Brain Rules for Baby- (Book Review Pedcast)

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Brain Rules for Baby: How to Raise a Smart and Happy Child from Zero to Five


Brain Rules for Baby

by, John Medina

Pear Press 2010


Welcome to another edition of Thanks for tuning in today. We bring you portable, practical pediatrics.  For those of you who are new to the blog, I am Dr. Paul Smolen, a general pediatrician with currently 31 years of experience. Today I am going to continue in my “book review series” with the help of my very capable intern, Angela Solis, a recent Davidson College graduate. We are going to review a book that many parents, and parents to be, will find interesting… Brain Rules for Babies: How to Raise a Smart and Happy Child from Zero to Five author John Medina.  The title says it all. What parent wouldn’t want to read this book… to learn the biological secrets to parental success?  The author, Dr. John Medina, finds wisdom in the current research about what makes a successful pregnancy, infancy, toddlerhood and preschool years. He also posses an interesting question for his readers to ponder: When did raising perfect and outstanding children become a priority over raising emotionally happy and relationally intelligent child? So sit back and hear a perspective on parenting from a developmental molecular biologist who speaks to parents on these issues, using personal parenting stories interwoven with information extracted from a myriad of established scientific sources.


The book focuses on brain development in children ages zero to five and how experiences during this development influences their adult lives.  Here are some of the main themes that run through the book:

-Healthy lifestyle habits during pregnancy strongly affects infant outcome. A fit, well-nourished, unstressed mother is ideal.

-The quality and quantity of an infant’s relationships are crucial to his or her resiliency and success in later life.  He argues that sensing and meeting a child’s needs, especially in the first three months of life, is paramount to a child’s ultimate success.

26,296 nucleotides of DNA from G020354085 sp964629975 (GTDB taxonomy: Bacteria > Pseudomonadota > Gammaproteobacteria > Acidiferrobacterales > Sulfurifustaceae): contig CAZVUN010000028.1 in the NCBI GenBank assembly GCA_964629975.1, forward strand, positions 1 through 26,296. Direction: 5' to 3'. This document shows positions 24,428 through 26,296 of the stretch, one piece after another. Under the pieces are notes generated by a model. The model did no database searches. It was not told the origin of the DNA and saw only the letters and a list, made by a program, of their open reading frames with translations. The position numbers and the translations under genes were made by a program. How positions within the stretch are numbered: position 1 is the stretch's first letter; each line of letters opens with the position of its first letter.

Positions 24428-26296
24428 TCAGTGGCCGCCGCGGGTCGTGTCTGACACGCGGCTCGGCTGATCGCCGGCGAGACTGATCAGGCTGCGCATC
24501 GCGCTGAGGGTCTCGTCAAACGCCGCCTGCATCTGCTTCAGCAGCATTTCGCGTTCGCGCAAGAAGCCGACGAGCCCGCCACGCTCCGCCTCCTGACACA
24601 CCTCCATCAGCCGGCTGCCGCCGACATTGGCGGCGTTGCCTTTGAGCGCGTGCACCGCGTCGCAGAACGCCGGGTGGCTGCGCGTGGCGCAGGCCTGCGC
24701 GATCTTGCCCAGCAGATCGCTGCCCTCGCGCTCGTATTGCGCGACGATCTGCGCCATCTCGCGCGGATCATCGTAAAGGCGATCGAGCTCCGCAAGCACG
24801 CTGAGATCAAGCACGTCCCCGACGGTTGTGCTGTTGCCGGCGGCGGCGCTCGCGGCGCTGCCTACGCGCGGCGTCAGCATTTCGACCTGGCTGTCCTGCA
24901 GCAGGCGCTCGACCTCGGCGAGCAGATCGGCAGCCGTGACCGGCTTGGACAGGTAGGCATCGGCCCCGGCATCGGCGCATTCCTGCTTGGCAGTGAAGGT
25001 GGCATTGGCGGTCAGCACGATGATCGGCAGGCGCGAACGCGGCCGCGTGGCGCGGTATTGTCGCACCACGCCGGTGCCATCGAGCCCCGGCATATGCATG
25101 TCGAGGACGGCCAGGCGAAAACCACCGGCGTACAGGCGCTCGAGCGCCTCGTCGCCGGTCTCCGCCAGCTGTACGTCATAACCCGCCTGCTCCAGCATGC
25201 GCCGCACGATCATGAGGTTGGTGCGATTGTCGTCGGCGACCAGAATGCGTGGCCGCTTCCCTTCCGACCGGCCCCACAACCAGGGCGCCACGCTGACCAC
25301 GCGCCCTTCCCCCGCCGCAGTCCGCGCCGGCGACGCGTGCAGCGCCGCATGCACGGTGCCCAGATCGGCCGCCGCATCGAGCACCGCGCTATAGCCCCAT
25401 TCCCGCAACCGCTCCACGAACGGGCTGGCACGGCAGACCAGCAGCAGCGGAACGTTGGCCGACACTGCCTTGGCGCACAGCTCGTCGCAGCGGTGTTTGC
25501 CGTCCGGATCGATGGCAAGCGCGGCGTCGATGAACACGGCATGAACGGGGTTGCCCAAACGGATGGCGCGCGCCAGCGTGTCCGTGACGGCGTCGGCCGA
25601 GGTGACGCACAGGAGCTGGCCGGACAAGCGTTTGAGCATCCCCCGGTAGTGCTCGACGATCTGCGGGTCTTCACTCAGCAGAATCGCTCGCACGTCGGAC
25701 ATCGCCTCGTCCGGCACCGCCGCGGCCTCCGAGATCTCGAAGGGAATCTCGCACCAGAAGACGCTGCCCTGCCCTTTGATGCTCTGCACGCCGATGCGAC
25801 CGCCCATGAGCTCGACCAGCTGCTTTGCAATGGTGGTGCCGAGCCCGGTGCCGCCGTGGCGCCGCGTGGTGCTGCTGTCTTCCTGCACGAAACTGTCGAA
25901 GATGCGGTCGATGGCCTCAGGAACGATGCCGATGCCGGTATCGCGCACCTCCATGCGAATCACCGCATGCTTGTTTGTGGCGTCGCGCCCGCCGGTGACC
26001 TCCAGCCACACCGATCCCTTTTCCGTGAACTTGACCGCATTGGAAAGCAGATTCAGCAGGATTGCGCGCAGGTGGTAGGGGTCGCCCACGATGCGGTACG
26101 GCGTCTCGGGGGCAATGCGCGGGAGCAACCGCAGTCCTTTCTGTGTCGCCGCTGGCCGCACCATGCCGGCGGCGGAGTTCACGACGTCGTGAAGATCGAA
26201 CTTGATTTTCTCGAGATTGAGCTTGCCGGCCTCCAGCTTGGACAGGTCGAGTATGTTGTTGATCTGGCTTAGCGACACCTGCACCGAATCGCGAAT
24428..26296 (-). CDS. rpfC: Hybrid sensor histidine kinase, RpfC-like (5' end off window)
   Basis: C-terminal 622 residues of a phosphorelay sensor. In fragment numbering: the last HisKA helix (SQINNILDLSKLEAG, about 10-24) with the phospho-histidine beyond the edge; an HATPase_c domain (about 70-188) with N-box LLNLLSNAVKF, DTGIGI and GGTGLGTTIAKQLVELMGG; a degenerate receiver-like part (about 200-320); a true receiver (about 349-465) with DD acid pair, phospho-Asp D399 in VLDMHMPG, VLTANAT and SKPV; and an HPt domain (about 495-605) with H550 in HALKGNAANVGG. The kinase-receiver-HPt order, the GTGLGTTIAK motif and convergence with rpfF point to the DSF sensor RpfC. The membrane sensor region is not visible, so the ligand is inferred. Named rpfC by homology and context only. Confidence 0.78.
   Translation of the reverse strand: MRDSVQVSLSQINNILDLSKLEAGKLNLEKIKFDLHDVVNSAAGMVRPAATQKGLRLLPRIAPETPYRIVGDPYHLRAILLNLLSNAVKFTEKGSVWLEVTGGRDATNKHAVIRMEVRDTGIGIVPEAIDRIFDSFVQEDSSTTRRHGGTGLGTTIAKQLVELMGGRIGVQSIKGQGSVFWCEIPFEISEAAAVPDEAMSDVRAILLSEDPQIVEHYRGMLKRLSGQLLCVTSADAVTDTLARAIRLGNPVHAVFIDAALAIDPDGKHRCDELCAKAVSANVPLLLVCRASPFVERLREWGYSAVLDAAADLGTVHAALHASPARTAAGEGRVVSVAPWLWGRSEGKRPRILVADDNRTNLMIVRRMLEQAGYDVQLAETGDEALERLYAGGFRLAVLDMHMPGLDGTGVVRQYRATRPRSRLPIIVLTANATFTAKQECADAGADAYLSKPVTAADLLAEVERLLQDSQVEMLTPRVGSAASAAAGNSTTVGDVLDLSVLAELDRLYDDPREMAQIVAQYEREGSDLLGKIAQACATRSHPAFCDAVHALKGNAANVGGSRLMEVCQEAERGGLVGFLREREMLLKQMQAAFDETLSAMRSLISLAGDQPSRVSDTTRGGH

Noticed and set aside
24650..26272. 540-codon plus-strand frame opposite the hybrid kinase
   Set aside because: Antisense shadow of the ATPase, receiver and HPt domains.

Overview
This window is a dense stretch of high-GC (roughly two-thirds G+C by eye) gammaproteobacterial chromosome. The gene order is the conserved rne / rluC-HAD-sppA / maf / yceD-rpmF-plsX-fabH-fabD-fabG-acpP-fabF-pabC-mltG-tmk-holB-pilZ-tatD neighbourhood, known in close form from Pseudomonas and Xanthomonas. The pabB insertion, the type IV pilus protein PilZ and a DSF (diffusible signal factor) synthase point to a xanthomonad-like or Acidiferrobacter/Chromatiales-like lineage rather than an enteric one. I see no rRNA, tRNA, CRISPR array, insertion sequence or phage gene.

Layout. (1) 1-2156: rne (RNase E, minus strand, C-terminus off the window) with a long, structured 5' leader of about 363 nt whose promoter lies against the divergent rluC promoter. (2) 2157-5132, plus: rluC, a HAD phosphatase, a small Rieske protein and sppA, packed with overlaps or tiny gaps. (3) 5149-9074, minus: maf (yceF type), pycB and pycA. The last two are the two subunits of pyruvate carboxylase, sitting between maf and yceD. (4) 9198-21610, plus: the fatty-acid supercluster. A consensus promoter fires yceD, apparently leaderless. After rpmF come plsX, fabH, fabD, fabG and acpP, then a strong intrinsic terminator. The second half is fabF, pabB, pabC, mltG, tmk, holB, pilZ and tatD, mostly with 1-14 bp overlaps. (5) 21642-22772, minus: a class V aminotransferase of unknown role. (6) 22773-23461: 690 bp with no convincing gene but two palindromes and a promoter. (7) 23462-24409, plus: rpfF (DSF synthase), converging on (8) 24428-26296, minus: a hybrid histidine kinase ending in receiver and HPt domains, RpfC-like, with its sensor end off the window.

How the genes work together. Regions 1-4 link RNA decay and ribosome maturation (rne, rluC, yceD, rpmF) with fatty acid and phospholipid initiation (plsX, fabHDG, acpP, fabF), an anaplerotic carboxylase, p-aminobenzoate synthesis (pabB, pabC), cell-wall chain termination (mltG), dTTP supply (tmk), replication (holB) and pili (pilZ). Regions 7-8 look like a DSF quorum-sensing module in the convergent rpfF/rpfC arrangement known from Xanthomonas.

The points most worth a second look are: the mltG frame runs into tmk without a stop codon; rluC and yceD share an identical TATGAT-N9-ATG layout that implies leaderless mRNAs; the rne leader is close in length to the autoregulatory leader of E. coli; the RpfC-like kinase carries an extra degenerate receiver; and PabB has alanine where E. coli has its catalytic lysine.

-A child who is attached to his parents, whose needs are being met, and is secure, is much more likely to be curious and willing to explore and learn.

-And finally, Dr. Medina lays out what he believes current research indicates about appropriate, predictable, discipline in toddler and preschool age children.


The chapters are well written and effective; smooth language, personal stories, and explanations of every scientific term engage the reader and help the reader understand technical information. The introduction of the book contains a list of common parenting *myths such as the common belief that exposure to Mozart will increase a child’s IQ and refers the reader to the appropriate area of the book to find the answer. This allows readers to jump the topics that most intrigue them, while not feeling completely disjointed from the rest of the book. While the subjects discussed are abstract in their content, Dr. Medina brings it down to the practical, even including a summary of the major points in boxed form at the end of each chapter.  If you are looking for concrete advice, you have come to the right place.


Dr. Medina’s Brain Rules for Babies does present limitations for some readers however. Only readers with a strong interest and curiosity will be capable of reading this book. It assumes a level of sophistication that not every reader has. We also think that the book is best suited for expectant and new parents.  For those of us with older children, Dr. Medina’s Brain Rules may end up creating more anxiety and guilt than helpful advice.  Additionally, the book sets a very high mark for parents that few parents will achieve.  If your prone to self criticism, this may not be the book for you.


On balance, we think this is a good book for sophisticated parents, especially, expectant parents with a lot of curiosity. Practical, well written, and informative is our description. Dr. Medina’s writing style projects comfort and a friendly tone that provides information that can help any new or expecting parent. We give it 4 of 5 DocSmo stars. *For more information see


As always, comments are welcome on my website or on iTunes or Facebook. This is Dr. Paul Smolen broadcasting from studio 1E, that’s the first child’s bedroom on the east side of the house, hoping you think it’s pretty cool to learn about a new baby brain rule.  Until next time.